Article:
NASA's Mars Exploration Rover Opportunity is expected to reach the rim of Endeavour crater on Mars, where its rover twin Spirit finished its 6-year-long mission in May.
Driving commands sent up to Opportunity directed the six-wheel rover to make the final push toward Endeavour crater, a 14-mile-wide depression near the Martian equator that likely could be its final destination, the Associated Press reports.
The finish line for Opportunity, which will reach the crater's edge on Tuesday at earliest, is a site on the rim of Endeavour named "Spirit Point," named by the rover team members in honor of the rover's lost twin.
Twin rovers Opportunity and Spirit completed their three-month prime missions on Mars in April 2004. Both rovers went on to extended missions, making important discoveries about the environment on ancient Mars, which suggest possibilities for microbial life.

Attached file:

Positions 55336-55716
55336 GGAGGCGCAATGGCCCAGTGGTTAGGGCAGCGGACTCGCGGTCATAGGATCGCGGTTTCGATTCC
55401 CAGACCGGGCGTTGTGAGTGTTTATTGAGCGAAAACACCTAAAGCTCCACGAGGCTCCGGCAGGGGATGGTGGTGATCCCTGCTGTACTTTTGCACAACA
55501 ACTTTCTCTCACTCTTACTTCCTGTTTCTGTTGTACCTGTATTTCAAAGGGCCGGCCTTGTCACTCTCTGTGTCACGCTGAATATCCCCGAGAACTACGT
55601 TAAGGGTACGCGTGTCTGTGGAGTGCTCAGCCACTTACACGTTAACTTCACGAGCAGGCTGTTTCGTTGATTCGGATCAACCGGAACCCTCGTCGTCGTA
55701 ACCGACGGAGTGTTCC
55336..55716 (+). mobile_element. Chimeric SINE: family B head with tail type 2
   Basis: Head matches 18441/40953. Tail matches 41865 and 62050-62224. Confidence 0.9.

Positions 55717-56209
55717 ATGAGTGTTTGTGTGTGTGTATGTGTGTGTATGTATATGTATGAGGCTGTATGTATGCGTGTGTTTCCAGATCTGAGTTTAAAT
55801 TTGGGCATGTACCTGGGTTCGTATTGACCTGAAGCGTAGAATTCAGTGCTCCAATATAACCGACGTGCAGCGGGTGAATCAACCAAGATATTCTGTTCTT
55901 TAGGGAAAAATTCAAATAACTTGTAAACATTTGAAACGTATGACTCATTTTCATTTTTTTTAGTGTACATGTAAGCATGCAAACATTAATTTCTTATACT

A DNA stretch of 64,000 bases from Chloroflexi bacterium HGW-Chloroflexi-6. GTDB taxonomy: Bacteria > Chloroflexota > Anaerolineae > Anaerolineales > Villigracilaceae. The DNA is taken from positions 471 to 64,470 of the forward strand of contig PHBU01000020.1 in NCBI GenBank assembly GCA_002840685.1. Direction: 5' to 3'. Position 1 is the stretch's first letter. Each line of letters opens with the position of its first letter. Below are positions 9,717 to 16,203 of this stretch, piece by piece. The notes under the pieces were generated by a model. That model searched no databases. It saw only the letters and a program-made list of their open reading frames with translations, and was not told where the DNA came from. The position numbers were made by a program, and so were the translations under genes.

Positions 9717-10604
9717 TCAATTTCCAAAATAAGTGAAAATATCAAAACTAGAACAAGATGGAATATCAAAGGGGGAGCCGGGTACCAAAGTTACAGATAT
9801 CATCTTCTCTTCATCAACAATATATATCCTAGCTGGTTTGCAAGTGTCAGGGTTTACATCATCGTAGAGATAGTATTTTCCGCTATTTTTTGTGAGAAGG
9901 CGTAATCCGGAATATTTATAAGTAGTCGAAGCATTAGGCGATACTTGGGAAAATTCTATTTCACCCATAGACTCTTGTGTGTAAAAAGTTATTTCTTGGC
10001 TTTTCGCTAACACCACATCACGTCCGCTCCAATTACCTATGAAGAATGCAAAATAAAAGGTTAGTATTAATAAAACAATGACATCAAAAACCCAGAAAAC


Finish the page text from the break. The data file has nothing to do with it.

"Spirit achieved far more than we ever could have hoped when we designed her," said Steve Squyres of Cornell University, Ithaca, N.Y., principal investigator for the rovers. "This name will be a reminder that we need to keep pushing as hard as we can to make new discoveries with Opportunity. The exploration of Spirit Point is the next major goal for us to strive for."
The milestone triggers the excitement for an adventure back into a mission that amazed the world with colorful portraits of the landscape and the unmistakable geologic discoveries of a warm and wetter past.
Endeavour crater is arguably the most important science target since landing, said Project manager John Callas of the NASA Jet Propulsion Laboratory.
Opportunity will spend several months imaging the rim and interior of the crater, but is not planned to drive across the crater because it could get stuck, said Callas.
Instead, it will traverse south along the rim in search of clay minerals, which scientists suggest forms under wet conditions.
While orbiting spacecraft has extensively studied these clay minerals, Opportunity will mark the first to examine them directly on the ground.
"We will likely spend years at this location," Callas said. "What a destination. It's not just one spot. There's kilometers of interesting geology to explore."